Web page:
Although not quite within Dundee City's current boundaries, Auchterhouse Hill is close enough to justify being included in the list of Dundee walks.
This was a short spring hillwalk, the kind of easy climb that you can fit in to a couple of hours at the weekend and still have plenty of time for all the other things that need to be done. If you're visiting Dundee, it's a good excursion just outside the city, providing views over Dundee, the Firth of Tay and across to Fife.
Auchterhouse Hill is one of many hilltops around the East of Scotland that must have been a defensive outpost at some time in the distant past. It has the distinct remains of hillfort earthworks ringing the summit, most obviously where the main path climbs through the belt of larch trees on the southern side.
The first time I went up there was just a week or two after we moved to Dundee in the summer of 1994, when it was the objective in a hill race organised by Dundee Roadrunners as part of their 10th anniversary celebrations. There are still two annual races up and down the hill - one for club members, and one a registered event in late June open to other runners (the White Tops hill race). Apart from that, Auchterhouse Hill has often been part of a good off-road training run extending over Craigowl and the quiet tracks on the north side.
But it's great for hiking as well, and we've walked up the hill on various occasions with different members of the family and friends. On a mild bright Saturday at the end of April 2005 Maggie and I took Frances out there for an early afternoon walk. She was seven and had recently returned from the Isle of Gigha, where she had managed a couple of gentle walks, so we thought this was a good next step.
The Tealing to Auchterhouse road runs across the southern front of the Sidlaw hills before turning down to Muirhead and Dundee. It passes the Balkello Community Woodland, with a car park which provides a convenient place to start the climb. We set out at 2 pm, through the gate past the duck pond with a circular stone cairn, and ahead then turning to the left past the young trees. These were planted in the early 1990s, and are now beginning to look more like a wood in the making. A wide grass track leads through the trees towards an opening in a stone dyke (wall). At a dip in the track through the trees, the ground was quite boggy, and we couldn't get across it without getting our shoes damp.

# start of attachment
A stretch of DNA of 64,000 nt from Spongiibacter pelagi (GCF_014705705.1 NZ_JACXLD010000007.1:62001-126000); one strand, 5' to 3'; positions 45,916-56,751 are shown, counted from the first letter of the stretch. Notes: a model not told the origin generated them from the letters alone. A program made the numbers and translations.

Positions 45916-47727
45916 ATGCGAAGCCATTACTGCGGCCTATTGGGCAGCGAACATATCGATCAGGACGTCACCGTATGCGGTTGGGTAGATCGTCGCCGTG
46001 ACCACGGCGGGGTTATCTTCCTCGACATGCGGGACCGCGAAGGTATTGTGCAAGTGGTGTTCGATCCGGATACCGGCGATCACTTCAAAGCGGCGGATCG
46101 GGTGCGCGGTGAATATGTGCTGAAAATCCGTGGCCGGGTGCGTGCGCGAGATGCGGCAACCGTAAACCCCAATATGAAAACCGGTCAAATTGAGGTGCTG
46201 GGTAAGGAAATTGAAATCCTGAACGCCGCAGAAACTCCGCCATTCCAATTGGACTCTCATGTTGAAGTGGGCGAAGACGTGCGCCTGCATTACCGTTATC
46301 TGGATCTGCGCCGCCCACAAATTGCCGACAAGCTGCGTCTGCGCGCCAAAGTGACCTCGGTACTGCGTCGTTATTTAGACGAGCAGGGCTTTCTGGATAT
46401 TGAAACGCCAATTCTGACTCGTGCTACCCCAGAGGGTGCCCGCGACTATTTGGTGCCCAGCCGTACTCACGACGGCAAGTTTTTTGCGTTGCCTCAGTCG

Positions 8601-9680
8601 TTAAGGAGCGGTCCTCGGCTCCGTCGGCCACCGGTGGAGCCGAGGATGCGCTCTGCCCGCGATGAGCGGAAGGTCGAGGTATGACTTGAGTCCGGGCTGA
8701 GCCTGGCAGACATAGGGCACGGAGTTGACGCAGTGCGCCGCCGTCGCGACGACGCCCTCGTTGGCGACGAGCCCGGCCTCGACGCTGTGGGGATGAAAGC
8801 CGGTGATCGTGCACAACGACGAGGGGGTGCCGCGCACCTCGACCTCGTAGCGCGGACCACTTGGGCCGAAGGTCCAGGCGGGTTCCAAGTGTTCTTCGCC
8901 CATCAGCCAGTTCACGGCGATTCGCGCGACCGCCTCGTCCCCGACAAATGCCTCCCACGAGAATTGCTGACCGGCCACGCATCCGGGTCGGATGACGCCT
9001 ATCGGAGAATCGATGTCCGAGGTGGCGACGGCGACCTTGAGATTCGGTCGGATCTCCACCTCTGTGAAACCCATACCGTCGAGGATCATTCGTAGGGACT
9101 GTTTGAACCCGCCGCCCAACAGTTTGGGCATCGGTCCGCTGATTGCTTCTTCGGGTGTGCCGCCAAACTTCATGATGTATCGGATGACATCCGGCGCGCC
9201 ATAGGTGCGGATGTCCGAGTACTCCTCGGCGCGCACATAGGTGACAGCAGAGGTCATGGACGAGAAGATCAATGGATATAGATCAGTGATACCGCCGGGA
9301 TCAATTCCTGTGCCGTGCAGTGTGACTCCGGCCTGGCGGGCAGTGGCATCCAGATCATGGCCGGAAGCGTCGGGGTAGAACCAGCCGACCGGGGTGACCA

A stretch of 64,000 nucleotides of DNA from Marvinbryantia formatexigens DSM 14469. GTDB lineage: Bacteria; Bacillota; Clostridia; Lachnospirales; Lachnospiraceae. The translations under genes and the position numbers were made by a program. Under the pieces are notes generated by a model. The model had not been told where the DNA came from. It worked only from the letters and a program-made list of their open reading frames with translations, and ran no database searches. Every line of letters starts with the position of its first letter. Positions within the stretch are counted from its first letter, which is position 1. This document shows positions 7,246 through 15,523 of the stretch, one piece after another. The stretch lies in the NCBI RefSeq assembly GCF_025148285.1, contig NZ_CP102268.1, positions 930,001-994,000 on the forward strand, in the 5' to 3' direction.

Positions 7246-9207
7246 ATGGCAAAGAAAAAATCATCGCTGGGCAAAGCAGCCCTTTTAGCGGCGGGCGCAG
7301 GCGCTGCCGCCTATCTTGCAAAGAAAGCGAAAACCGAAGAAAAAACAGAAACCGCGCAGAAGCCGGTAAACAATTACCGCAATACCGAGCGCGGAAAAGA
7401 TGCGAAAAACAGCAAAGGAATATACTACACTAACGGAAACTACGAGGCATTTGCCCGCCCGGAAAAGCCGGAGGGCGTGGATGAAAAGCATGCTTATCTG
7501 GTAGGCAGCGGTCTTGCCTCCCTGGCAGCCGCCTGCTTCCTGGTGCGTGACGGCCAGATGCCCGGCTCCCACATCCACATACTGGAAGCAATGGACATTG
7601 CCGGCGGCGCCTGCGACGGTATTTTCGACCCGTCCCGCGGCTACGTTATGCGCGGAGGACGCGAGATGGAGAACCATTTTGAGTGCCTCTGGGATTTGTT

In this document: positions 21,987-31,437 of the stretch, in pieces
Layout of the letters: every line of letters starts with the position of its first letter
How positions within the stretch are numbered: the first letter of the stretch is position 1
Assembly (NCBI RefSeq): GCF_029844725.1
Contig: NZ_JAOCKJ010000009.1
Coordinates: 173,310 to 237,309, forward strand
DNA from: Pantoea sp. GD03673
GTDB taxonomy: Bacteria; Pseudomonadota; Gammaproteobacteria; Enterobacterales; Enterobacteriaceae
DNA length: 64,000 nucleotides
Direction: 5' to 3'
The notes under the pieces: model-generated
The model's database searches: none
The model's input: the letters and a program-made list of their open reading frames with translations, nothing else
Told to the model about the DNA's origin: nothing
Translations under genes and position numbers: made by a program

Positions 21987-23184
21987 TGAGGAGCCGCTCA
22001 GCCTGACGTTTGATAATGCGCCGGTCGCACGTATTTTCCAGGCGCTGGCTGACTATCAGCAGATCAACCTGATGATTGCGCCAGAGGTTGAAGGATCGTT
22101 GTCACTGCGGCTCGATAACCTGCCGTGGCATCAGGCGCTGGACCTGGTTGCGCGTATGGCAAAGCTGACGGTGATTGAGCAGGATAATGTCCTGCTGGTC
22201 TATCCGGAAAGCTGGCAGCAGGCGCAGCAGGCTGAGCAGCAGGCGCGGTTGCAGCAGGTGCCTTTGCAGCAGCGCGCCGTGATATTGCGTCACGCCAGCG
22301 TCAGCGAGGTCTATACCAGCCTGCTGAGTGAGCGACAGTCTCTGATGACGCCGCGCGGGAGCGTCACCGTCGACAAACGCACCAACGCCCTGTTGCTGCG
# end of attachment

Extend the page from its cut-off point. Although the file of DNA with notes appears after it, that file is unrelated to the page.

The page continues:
On the other side of the gap we turned up to the right alongside the stone dyke, towards the line of electricity pylons, where we reached a more clearly marked track running up to the right. This was the first bit of real climbing, past gorse and broom bushes that were in bloom. It soon reached another wide track that runs along the bottom of the steep rocky slope of Balluderon Hill. We turned left along it, climbing gently, and passed other people out enjoying the walk.
We had passed several numbered markers along the way, presumably for a nature trail, and another one was ahead and to the right, among a group of stones which provided a place to sit and rest for a few minutes. This was the dividing line between the slopes of Balluderon Hill, and Auchterhouse Hill. A valley ran up between the two, and we climbed up here slowly - although Frances was away in front! As the grassy track began to level off, another one led off to the right, up the steep stony slope towards the top of Balluderon Hill. We went a little further and then crossed the fence on the left using an old wooden stile that was in some need of repair.
If we had carried straight on, the track would have led us through to the open moorland north of the Sidlaws.
The track on the left was barely noticeable at first through the tall heather, but we found our way along it, up the hillside, then turning sharp left towards a crag overlooking the valley. Then we turned right again, joining the main track which we would descend half an hour later.
This wide track led straight towards the wooded hilltop which we hadn't been able to see from lower down. The track split in two, and Frances and I took the right branch to try to get to the top before Maggie - but she beat us! Frances had been climbing hard, and flopped down on the grass next to the summit cairn, before getting up again and dancing around.
The view wasn't as clear as we've had before from the top, but we could see Dundee in the distance (I'll have to go back up with the digital camera to get some better pictures). We didn't hang about long, and set off again down through the belt of trees. I stopped for a couple of photos of the earthworks, but it was difficult to capture the full impression from close up.
We headed down the main track, not turning off to the left the way we had come up. The track bent to the right then the left, onto a steep grassy slope. Frances ran down this into her mum's arms gleefully. We continued through another belt of heather to a metal gate leading through on the left to rejoin the main track which we had walked up, below the rocky slope of Balluderon Hill. Heading back, we passed what looked like an alternative path down through the broom bushes to the woodland, but we stuck to the route we had come up on, turning sharp right down past the pylons, left along the stone dyke, and left again through the gap and along the wide grass track back to the pond and the car park.
It had been an invigorating little walk, just a short distance from home.
Contributed by: Andrew Llanwarne
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Gorse in bloom
Gean (wild cherry) blossom